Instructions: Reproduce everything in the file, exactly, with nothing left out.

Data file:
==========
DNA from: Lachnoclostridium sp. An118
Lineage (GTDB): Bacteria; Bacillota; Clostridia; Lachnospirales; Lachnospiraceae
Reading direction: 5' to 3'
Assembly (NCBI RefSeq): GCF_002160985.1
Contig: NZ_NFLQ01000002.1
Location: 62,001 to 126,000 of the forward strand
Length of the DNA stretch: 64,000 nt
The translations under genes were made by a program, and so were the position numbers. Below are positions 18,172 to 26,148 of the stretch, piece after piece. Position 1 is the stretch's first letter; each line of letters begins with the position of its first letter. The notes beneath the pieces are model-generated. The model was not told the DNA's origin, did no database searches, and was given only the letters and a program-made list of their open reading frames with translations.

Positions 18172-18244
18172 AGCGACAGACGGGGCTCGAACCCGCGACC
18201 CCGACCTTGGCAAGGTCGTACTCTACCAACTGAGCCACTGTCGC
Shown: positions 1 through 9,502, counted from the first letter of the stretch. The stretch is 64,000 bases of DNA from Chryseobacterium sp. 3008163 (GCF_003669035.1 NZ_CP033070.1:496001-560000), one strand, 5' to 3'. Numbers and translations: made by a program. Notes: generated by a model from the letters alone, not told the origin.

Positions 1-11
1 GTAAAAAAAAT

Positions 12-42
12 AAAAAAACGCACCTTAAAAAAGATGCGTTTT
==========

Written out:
DNA from: Lachnoclostridium sp. An118
Lineage (GTDB): Bacteria; Bacillota; Clostridia; Lachnospirales; Lachnospiraceae
Reading direction: 5' to 3'
Assembly (NCBI RefSeq): GCF_002160985.1
Contig: NZ_NFLQ01000002.1
Location: 62,001 to 126,000 of the forward strand
Length of the DNA stretch: 64,000 nt
The translations under genes were made by a program, and so were the position numbers. Below are positions 18,172 to 26,148 of the stretch, piece after piece. Position 1 is the stretch's first letter; each line of letters begins with the position of its first letter. The notes beneath the pieces are model-generated. The model was not told the DNA's origin, did no database searches, and was given only the letters and a program-made list of their open reading frames with translations.

Positions 18172-18244
18172 AGCGACAGACGGGGCTCGAACCCGCGACC
18201 CCGACCTTGGCAAGGTCGTACTCTACCAACTGAGCCACTGTCGC
Shown: positions 1 through 9,502, counted from the first letter of the stretch. The stretch is 64,000 bases of DNA from Chryseobacterium sp. 3008163 (GCF_003669035.1 NZ_CP033070.1:496001-560000), one strand, 5' to 3'. Numbers and translations: made by a program. Notes: generated by a model from the letters alone, not told the origin.

Positions 1-11
1 GTAAAAAAAAT

Positions 12-42
12 AAAAAAACGCACCTTAAAAAAGATGCGTTTT